My conclusion: Diversify! Diversify! Diversify! Both among stock markets and to fixed income. (Also see this.)
Thirteenth, I’ve been saying for a long time that the oft-quoted research that purported to show happiness plateaued at $75,000 of annual income was flawed because it assumed the relationship was linear. I’ve known for at least 20 years (I don’t know how long the finding has been in the literature – I didn’t discover it independently!) that the utility curve is log normal. In other words, the increase in happiness is linearly related to the log of income. Assume you start at one unit of happiness and and one unit of income. If you increase the income by one your happiness will go up by one, but to increase happiness by another one, income has to go up by two. To go up another one from that income has to go up another four, etc.
Here’s the “plain English” explanation of what’s going on. You can double the happiness of a small child by giving them a dollar because their net worth/income is so low. You could double the happiness of a middle-class person with perhaps $100,000/year. But for a major company CEO you would have to use millions. A mere $100,000 is not going to move the happiness needle.
Another example: If you won the lottery for $1,000,000 you would be happy. If you won the lottery for $2,000,000 you might be twice as happy. If you won $50,000,000 you are not fifty times as happy as if you won $1,000,000 (probably); and you certainly are not 50 times happier if you win $100,000,000 over $50,000,000.
Anyway, the authors of this find that this log-linear relationship is correct.
Fourteenth, I haven’t seen these observations discussed anywhere – but perhaps that is because they are obvious and trivial, but in case they aren’t I share them with you:
Web trading is to phone trading as app trading is to web trading. The frictions (both monetary and behavioral) are getting smaller every day but they have jumped dramatically three times in recent history: 1970’s when commissions were deregulated, 1990’s when internet trading on PCs started with even lower commissions, and finally now on apps with zero commissions.
In the mid-to-late 1990’s the advent of trading from your computer at low commission rates vastly increased retail trading and investing. Those folks (who were new to investing) bought the meme stocks of the day in the dot coms but also went all in on tech in general. The top 10 largest companies included Intel, Cisco, Microsoft, IBM, Lucent, and Oracle vs. today’s Facebook, Apple, Amazon, Microsoft, and Google. Today’s meme stocks are GME and AMC rather than pets.com and toys.com, but the gambling instinct propelling their purchase seems very similar to me. (Tesla seems to have a similar unconstrained enthusiasm, but I can’t think of a 1990’s parallel for them.)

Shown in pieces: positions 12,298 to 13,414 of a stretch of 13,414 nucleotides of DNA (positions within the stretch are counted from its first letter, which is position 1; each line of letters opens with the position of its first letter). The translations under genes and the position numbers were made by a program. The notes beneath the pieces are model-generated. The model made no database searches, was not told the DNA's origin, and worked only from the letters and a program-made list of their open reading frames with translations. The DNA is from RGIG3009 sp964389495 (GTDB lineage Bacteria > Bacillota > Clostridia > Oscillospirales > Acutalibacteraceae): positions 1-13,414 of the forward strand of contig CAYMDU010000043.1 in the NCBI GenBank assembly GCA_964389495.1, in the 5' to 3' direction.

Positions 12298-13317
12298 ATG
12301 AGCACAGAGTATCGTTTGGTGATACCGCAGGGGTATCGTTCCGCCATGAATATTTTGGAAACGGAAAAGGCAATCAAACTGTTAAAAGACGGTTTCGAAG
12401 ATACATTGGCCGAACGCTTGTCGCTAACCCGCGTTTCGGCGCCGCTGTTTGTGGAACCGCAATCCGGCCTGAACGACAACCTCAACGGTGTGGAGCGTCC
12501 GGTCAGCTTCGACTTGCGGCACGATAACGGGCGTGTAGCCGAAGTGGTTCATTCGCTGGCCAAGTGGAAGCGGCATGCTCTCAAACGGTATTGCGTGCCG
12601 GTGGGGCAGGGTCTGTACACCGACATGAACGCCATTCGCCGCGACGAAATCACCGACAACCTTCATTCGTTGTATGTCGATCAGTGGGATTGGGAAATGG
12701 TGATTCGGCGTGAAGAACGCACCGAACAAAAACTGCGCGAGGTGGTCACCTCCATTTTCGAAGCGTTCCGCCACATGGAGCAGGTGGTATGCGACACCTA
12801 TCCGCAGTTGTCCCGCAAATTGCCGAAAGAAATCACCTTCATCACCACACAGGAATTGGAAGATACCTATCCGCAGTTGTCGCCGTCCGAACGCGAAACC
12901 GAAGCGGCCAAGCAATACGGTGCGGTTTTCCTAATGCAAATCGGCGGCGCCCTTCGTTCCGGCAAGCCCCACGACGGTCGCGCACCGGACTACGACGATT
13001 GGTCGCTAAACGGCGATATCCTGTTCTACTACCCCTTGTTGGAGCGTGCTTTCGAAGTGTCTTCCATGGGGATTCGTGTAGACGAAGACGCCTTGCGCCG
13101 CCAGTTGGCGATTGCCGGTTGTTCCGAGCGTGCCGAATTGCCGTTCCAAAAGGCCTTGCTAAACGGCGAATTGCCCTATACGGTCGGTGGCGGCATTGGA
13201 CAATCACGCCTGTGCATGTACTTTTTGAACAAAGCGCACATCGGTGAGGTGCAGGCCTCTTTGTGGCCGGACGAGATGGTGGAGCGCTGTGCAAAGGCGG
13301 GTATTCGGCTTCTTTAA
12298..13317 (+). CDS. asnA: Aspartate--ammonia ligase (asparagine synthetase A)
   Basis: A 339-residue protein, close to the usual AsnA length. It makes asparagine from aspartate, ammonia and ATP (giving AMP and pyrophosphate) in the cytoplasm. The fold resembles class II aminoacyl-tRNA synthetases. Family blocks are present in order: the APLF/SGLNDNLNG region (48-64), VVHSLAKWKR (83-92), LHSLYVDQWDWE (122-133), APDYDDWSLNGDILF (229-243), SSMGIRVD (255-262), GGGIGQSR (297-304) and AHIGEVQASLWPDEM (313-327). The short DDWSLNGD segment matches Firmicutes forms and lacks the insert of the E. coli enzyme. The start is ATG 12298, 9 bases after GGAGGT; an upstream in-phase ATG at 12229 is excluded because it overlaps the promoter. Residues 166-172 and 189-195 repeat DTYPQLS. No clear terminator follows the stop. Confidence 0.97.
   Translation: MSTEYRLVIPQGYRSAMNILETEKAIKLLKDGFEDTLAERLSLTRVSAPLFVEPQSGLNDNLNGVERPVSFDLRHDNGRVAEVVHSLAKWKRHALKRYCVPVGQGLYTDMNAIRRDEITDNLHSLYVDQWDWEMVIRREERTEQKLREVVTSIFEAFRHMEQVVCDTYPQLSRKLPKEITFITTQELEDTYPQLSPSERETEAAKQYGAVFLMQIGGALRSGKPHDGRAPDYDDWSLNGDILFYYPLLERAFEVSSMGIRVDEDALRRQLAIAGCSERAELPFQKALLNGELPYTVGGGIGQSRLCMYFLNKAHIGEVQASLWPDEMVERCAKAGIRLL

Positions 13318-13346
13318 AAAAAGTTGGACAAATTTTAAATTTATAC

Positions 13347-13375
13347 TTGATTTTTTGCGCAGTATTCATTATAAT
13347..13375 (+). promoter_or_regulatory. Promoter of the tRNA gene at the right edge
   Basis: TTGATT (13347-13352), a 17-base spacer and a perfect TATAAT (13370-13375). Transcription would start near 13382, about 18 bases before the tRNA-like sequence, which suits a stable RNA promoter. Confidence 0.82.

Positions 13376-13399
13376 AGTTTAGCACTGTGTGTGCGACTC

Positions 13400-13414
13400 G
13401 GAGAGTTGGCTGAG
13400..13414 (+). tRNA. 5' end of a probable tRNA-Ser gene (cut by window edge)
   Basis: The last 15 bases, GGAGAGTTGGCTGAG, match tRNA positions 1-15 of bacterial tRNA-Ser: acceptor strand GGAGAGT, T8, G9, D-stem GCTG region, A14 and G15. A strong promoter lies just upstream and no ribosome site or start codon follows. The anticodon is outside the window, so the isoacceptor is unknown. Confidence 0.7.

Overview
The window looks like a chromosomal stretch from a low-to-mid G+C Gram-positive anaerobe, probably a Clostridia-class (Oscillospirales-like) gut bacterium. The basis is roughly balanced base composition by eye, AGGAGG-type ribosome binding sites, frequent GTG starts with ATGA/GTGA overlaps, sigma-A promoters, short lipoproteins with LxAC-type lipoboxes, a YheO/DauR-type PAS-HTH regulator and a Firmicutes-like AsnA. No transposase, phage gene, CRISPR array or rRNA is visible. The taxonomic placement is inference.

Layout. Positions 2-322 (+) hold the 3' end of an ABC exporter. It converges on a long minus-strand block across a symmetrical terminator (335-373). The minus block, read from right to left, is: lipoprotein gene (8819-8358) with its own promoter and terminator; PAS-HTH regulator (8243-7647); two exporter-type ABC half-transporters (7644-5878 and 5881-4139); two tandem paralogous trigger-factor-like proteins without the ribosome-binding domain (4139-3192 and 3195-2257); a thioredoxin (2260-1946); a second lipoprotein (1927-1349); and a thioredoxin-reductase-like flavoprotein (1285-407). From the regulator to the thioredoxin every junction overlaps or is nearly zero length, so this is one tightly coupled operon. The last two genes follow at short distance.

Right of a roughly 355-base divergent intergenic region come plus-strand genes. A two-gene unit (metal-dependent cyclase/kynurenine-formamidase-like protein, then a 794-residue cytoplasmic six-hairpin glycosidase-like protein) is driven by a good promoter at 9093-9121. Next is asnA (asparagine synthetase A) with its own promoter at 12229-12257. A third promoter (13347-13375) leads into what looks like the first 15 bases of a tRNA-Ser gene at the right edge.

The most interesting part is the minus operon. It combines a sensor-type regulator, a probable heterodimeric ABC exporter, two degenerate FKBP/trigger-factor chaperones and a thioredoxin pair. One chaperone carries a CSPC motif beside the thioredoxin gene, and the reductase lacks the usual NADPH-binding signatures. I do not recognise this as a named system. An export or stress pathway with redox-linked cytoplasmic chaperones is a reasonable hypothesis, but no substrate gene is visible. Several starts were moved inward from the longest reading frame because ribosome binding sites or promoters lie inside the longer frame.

In particular, notice that we can map some of the old companies to new companies in the same space. Will we be able to do a similar exercise 20 years from now when the FAANG stocks have been replaced by newer interests?
Broadcast.com ➔ Netflix
Geocities/MySpace/Friendster ➔ Facebook
Excite/Lycos/Altavista/Yahoo/AskJeeves ➔ Google
Kozmo/Webvan/Pets.com/Toys.com ➔ Amazon
Sears dominated retail for about a century, then Walmart usurped that “unassailable” position, but then Amazon took their spot. I guess “unassailable” really isn’t.
The tech stocks of the 1890s were bicycle manufacturers and there was a bubble. Before that it was a railroad bubble (termed a “mania” at the time), and after that it was automobiles and then airplanes. All of those had terrible returns to investors and most companies went bankrupt, but there were great returns to society (same thing with the massive fiber buildout in the 1990s). Similarly, I am enthusiastic about electric cars as a consumer, not so much as an investor. There is so much competition and the manufacturing is easier so margins should (eventually) be small. In fact, without emission credits Telsa isn’t even profitable yet. With those subsidies it has a PE of about 1,200.
I don’t think there is a necessarily an asset allocation move here except value tilts, but the parallels are interesting.